The Delta IV rocket
United Launch Alliance’s Delta IV rocket has served the nation’s high-priority U.S. Air Force and National Reconnaissance Office space programs with distinction since entering service in 2002. The vehicle also launched NASA’s Orion capsule on its first orbital test flight and sent the Parker Solar Probe on its journey to become the fastest robot in history while surfing through the sun’s atmosphere. Having flown 37 missions in a variety of configurations ranging from medium-lift to heavy-lifter, the Delta IV continues the legacy of the Delta rocket family that dates to 1960.
NROL-71 will launch aboard a Delta IV Heavy rocket features three hydrogen-fueled common booster cores and a Delta Cryogenic Second Stage. The payload is protected during atmospheric ascent by a composite payload fairing.
- Height: 233 feet
- Weight: 1.6 million pounds
- Thrust: 2.1 million pounds
- Fuel: 465,000 gallons of liquid hydrogen and liquid oxygen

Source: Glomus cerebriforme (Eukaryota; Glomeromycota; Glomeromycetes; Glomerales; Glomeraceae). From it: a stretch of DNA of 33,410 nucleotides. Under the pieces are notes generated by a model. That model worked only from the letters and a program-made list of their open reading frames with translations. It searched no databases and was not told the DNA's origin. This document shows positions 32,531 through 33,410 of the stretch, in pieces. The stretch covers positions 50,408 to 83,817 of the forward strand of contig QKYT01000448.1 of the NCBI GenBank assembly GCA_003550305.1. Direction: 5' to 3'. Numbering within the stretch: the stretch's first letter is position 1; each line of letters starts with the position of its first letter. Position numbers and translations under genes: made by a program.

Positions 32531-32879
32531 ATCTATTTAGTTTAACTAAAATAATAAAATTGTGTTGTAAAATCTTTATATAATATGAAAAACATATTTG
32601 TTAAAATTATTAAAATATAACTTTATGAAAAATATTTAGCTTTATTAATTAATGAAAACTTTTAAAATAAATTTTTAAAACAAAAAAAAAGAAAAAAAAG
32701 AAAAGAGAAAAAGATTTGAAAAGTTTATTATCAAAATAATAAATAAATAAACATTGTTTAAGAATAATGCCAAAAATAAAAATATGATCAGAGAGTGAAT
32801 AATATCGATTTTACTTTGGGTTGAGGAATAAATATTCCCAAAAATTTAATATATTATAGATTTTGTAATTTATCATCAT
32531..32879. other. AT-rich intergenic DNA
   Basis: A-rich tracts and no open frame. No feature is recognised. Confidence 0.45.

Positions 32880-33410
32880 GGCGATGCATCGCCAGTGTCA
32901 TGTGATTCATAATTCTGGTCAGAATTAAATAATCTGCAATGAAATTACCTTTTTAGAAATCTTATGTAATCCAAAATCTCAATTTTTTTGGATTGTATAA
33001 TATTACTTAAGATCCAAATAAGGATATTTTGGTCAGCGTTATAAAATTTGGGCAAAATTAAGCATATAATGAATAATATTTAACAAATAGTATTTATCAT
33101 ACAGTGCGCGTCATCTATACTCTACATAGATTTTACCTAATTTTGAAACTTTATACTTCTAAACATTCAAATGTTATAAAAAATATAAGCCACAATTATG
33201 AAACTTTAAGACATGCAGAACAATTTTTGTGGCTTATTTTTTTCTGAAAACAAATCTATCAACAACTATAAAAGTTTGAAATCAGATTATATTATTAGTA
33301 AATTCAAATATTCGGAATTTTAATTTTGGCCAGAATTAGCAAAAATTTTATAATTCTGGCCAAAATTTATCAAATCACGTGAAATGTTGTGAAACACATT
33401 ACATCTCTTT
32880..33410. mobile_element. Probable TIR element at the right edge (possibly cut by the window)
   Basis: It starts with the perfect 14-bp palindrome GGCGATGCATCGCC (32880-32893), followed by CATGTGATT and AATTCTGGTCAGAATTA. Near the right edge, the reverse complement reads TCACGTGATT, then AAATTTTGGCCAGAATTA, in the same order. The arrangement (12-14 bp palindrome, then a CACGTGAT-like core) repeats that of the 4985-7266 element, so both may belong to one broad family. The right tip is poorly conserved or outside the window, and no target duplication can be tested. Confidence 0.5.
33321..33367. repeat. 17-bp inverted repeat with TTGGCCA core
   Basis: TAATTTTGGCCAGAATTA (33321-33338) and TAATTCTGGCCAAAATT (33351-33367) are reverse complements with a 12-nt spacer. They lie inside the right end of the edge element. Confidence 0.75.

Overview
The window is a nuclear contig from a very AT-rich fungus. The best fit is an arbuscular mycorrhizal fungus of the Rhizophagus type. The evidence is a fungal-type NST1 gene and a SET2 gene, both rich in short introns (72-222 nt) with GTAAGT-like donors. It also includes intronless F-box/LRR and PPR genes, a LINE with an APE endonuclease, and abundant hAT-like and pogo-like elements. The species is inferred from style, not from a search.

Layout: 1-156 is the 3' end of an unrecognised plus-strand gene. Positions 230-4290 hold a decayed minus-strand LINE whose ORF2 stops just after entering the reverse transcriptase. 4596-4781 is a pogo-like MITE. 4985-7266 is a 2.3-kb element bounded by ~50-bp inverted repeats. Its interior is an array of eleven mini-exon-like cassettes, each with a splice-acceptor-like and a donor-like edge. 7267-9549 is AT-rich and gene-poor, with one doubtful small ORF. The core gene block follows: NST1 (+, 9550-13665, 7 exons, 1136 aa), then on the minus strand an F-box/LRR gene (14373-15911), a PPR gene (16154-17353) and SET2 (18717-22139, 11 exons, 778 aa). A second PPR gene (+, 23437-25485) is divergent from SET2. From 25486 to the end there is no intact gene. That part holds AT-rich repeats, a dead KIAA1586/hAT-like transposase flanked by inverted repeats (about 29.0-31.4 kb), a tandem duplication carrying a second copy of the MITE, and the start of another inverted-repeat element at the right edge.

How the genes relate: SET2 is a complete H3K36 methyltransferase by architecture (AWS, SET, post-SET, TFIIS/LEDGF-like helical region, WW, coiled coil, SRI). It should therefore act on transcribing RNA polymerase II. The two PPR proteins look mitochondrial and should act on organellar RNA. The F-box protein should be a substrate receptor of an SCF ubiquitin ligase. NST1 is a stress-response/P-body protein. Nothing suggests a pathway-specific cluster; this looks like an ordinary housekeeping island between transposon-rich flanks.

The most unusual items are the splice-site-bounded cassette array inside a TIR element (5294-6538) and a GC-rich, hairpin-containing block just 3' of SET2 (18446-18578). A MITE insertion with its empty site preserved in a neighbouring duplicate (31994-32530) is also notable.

Space Launch Complex 6
Space Launch Complex 6, the West Coast home of the Delta IV rocket at Vandenberg Air Force Base in California, is a classic launch pad design with a Fixed Umbilical Tower and a Mobile Service Tower. The core stages of the rocket are assembled in the nearby Horizontal Integration Facility, then rolled to the pad for attachment of the payload, final testing and the countdown. The site also features a Mobile Assembly Shelter that provides full enclosure of the rocket from the weather during pre-launch preparations. The MST and the MAS are retracted to unveil the rocket prior liftoff.
SLC 6 was constructed by the U.S. Air Force in the 1960s for the Manned Orbiting Laboratory program and modified in the 1980s to be a West Coast launch site for the space shuttle. Both projects were cancelled before the site hosted a launch. It was used briefly in the 1990s for Lockheed Martin’s Athena rocket. The pad was rejuvenated in an extensive overhaul to support the Delta IV starting in 2000. NROL-71 will be the 12th launch from this complex and the 8th by a Delta IV.